Biological cells show cell-to-cell variability in the concentration of proteins and nucleic acids even when they have identical genotypes. This variability arises from stochastic variations in gene expression and translation and in the rate of protein maturation and degradation. Over many cells, the variation in concentration can be described by a Gamma probability distribution with a well-defined mean and variance. In this talk, I will go over my lab’s work of understanding quantitatively the process of assembly of cell-like giant vesicles from purified lipids. I will then describe our ongoing work that shows that diffusive loading of proteins into giant vesicle buds assembled through the PAPYRUS technique results in GUV-to-GUV variation in protein concentration that follows a Gamma distribution. We find that the variance of the distribution decreased with time while the median concentration in the population matched the intended loading concentration. We use this system to functionally reconstitute the post-translational biochemical oscillator from the circadian clock of the cyanobacteria Synechococcus elongatus. We find that in vesicles the clock reaction fails in a concentration and container size dependent manner. Maximum fidelity of the clock in populations of vesicles occurs at the cell mimetic concentration.  Modeling of our data shows that the Gamma distributed variation in protein concentration and binding of components of the clock reaction to membranes fully explains our results. Membrane binding results in a surface area dependent effect that requires higher concentration than what is needed to overcome intracellular variation in small vesicles, solving the puzzle of why cyanobacteria express proteins at a much higher concentrations than is needed to overcome Poisson noise. These results show that in vitro reconstitution can be used to inform in vivo observations and opens new avenues for performing clock-controlled reactions in biomimetic giant vesicles.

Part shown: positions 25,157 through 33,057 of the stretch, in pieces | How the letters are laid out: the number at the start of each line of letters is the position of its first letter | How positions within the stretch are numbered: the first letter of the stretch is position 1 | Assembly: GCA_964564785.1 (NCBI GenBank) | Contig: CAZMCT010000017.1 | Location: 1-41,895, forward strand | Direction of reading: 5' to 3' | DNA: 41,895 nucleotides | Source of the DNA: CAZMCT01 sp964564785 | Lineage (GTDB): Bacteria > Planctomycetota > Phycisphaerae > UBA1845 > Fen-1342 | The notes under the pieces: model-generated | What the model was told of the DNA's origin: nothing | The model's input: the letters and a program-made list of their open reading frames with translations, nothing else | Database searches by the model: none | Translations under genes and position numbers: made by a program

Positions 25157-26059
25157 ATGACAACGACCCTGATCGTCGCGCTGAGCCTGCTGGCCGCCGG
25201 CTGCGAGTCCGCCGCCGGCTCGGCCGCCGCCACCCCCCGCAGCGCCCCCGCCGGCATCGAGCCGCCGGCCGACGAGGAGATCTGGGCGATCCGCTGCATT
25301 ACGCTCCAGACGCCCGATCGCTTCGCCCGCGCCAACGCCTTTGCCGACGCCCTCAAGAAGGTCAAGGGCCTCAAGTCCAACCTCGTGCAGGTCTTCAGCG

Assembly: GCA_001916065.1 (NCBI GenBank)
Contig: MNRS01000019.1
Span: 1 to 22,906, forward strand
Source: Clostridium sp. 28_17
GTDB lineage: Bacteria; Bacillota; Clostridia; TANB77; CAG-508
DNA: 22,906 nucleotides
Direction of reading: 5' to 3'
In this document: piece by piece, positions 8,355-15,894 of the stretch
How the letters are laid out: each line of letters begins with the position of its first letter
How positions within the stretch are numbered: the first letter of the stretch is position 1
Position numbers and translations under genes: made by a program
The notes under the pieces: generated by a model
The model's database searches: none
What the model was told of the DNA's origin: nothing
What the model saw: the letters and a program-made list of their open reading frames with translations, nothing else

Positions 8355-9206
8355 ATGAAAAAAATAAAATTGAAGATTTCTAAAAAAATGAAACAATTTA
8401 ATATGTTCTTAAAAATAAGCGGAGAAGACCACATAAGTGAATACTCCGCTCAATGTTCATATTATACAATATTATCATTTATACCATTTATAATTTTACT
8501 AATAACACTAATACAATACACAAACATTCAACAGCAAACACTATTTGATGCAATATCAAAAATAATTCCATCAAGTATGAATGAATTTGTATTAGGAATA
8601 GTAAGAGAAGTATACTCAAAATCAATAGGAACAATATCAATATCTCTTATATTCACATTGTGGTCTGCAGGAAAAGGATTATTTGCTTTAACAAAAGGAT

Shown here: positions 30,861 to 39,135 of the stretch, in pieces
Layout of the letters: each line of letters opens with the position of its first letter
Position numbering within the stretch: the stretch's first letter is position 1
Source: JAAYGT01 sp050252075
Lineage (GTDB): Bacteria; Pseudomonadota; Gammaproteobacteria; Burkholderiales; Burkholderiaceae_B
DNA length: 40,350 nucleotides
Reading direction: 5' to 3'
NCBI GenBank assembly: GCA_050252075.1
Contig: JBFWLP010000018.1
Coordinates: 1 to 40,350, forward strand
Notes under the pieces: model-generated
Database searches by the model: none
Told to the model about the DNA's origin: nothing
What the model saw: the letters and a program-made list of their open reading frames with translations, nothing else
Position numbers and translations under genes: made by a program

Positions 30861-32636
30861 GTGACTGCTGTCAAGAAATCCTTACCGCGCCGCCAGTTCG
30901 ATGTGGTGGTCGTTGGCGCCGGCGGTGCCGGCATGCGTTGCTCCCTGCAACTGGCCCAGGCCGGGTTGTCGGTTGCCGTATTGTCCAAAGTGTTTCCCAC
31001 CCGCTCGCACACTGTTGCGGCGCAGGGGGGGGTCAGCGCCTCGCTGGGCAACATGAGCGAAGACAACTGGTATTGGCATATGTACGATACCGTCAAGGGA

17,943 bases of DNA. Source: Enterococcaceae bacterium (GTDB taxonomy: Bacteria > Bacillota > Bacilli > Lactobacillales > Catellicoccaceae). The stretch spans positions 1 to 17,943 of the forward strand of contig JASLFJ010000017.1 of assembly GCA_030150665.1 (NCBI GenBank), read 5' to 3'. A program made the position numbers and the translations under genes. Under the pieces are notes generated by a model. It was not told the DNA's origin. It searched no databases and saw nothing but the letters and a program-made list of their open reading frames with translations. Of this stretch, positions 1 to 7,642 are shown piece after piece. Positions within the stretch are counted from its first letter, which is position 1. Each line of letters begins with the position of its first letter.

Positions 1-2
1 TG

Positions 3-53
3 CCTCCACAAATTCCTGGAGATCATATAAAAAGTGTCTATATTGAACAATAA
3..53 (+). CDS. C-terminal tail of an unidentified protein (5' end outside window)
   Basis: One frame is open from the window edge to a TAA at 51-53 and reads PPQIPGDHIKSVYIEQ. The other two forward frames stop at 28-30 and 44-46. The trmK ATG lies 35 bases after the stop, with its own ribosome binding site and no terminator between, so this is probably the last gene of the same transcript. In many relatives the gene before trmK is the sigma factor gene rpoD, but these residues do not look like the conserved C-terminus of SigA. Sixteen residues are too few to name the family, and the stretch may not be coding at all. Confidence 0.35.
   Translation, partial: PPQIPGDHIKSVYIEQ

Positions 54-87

Website: Subramaniam Lab

Student Research Showcase

Hosted in May, prior to Commencement, the Research Poster Showcase and Award Recognition Ceremony is an opportunity for the Chemistry & Biochemistry students showcase their research and celebrate the accomplishments of our graduating seniors.


Southern California Conferences for Undergraduate Research (SCCUR) is an organization of Southern California faculty, administrators, and interested members of the community who share the common goal of improving education for college and university students through hands-on experiences of undergraduate research, scholarship, and creative activity. SCCUR’s cornerstone program is a one-day conference held each November on the campus of a college or university in Southern California. Its purpose is to provide a forum for the presentation and discussion of the best research, scholarship, and creative work of undergraduates in the region, and thus to encourage excellence in undergraduate achievement.

 Super Stem Saturday

Get involved and volunteer at one of our booths!  Super STEM Saturday is held the second Saturday in the month of March and is part of the San Diego Festival of Science & Engineering.  This event is free and open to the public.